the Roxburghe Collection, in which the following lines occur:
Go fetch the sickle, to crop the nettle,
That grows so near the brim;
Far fear it should tangle my golden locks,
Or freckle my milk-white skin.
As “May Colvin,” the ballad appears in Herd’s Scottish Songs (volume i, p. 153), in Motherwell’s Minstrelsy (p. 67, tune 24), and in Buchan’s Ancient Ballads and Songs of the North of Scotland (volume ii, p. 45). Buchan also gives a second version of the ballad entitled “The Gowans sae Gay” (volume i, p. 22). In the latter, the hero appears as an elf-knight, and the catastrophe is brought about by the heroine. Lady Isabel, persuading her false lover to sit down with his head on her knee, when she lulls him to sleep with a charm and stabs him with his own dagger. None of the English versions introduce any supernatural element into the story. They all, however, contain the “parrot” verses.
The expression “outlandish” is generally taken to mean an inhabitant of the debatable territory between the borders of England and Scotland. In other parts of England, however, “outlandish” simply means “foreign,” i.e., not belonging to the county or district of the singer.
One singer gave me the first verse as follows:
There was a knigla, a baron-knight,
A knigks of high degree;
This knight he came from the North land,
He came a-courting me.
For versions with tunes, see the Journal of the Folk-Song Society (volume ii, p. 282; volume iv, pp. 116–123); Traditional Tunes (pp. 26 and 172); English County Songs (p. 164); and a Border version in Northumbrian Minstrelsy (p. 48).
The tune is nearly always in 6⁄8 time, and is usually modal. The second air, however, in Traditonal Tunes and a variant collected by the Rev. S. Baring-Gould in Devon and printed in English Folk Songs for Schools, are both in common measure.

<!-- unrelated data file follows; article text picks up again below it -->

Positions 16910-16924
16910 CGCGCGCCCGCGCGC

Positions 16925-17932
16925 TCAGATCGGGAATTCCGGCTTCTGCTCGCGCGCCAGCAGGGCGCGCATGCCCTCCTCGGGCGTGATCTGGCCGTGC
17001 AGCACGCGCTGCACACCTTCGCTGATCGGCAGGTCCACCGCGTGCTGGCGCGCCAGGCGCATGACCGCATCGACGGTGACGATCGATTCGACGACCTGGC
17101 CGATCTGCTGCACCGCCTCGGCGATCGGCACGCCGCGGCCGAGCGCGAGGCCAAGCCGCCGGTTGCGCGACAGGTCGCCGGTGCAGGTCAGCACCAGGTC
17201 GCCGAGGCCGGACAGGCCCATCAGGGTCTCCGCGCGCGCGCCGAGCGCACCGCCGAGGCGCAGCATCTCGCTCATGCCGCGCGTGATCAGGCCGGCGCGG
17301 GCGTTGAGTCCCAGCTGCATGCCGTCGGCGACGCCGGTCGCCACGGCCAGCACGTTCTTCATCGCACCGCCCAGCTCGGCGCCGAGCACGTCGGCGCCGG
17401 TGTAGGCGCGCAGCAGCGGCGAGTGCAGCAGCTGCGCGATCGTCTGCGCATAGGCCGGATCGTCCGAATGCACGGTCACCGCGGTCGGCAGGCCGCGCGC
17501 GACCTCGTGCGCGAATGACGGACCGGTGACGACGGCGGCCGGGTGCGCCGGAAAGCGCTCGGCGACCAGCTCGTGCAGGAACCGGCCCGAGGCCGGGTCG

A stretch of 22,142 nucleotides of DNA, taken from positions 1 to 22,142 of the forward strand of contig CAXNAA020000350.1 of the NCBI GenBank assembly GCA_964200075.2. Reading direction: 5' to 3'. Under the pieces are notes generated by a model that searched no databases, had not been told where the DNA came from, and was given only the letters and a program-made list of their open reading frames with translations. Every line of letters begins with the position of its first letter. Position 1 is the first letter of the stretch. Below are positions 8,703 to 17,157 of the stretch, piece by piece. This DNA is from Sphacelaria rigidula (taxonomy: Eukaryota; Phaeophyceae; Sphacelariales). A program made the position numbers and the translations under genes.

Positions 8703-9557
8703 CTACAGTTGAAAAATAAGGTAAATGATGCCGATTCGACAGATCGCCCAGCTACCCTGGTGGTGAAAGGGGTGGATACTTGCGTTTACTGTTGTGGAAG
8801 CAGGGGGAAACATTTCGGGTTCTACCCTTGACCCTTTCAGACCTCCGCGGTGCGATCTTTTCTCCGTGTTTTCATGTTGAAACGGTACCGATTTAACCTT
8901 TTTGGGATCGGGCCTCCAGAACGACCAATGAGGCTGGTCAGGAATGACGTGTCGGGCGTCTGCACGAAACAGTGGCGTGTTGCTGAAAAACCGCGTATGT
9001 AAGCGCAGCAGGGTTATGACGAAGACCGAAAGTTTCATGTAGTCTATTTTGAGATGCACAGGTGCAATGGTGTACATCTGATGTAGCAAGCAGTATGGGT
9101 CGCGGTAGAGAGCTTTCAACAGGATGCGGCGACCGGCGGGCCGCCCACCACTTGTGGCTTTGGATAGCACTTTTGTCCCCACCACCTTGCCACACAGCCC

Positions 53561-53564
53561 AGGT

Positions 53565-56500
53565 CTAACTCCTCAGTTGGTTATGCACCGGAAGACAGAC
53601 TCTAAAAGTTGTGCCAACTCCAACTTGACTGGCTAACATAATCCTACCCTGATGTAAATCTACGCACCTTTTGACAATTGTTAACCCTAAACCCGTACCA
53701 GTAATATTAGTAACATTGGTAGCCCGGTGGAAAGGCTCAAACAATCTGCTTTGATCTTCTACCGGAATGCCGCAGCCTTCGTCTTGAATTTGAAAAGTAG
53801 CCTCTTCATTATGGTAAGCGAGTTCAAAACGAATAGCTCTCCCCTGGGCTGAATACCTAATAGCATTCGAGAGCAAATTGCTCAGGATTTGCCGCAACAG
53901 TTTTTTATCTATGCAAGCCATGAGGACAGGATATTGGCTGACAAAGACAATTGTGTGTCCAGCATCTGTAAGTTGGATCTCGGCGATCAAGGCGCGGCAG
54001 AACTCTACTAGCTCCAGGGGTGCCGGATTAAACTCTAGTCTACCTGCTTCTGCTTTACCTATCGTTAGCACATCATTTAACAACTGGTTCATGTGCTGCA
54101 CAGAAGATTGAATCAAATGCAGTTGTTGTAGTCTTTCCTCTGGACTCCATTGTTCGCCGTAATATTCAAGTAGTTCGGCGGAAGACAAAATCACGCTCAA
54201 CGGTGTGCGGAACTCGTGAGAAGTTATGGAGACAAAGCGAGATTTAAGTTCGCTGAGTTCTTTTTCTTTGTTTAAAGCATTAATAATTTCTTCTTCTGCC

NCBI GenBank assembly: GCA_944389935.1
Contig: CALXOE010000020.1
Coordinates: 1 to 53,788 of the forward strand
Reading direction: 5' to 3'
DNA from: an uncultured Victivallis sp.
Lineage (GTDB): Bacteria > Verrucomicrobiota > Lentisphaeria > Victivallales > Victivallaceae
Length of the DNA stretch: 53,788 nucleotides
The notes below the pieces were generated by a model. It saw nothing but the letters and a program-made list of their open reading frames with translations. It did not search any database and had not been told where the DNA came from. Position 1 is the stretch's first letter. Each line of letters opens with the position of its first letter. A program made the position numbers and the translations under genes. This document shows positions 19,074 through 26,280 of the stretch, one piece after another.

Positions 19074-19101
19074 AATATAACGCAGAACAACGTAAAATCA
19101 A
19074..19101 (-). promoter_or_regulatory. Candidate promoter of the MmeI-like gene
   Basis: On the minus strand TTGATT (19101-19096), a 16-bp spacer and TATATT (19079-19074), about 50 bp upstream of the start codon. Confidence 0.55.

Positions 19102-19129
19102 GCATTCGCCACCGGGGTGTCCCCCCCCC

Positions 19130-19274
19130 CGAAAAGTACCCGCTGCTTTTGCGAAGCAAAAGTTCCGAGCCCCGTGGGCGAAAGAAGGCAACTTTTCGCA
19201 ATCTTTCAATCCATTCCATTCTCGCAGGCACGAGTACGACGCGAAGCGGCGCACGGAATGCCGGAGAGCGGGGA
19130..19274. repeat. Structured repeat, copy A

The singer varied his tune, which is in the Dorian mode, in nearly every verse.
No. 12. The Coasts of High Barbary
A version of this song, which the Rev. S. Baring-Gould collected in Devonshire, is published in English Folk Songs for Schools. I have collected only one other version, the first stanza of which runs thus:
Two lofty ships of war from old England set sail;
Blow high, blow low, and so sailed we,
One was the Princess Charlotte and the other the Prince of Wales,
A-coming down along the coasts of Barbary.
The George-Aloe and the Sweepstake, too,
with hey, with hoe, for and a nony no,
O, they were Merchant men, and bound far Safee
and alongst the Coast of Barbary.
Mr. Ashton thinks that the “ballad was probably written in the latter part of the sixteenth century,” and he points out that it is quoted in a play, “The Two Noble Kinsmen,” written by “the Memorable Worthies, Mr. John Fletcher and Mr. William Shakespeare.”
To the six verses which the singer sang to me I have added three others; two from the Devon version (with Mr. Baring-Gould’s kind permission), and one — the last one in the text — from the broadside above mentioned.
The third phrase of the tune, which is in the Æolian mode, is not unlike the corresponding phrase of “When Johnny comes Marching Home Again.” Compare, also, “Whistle, Daughter, Whistle” (No. 59).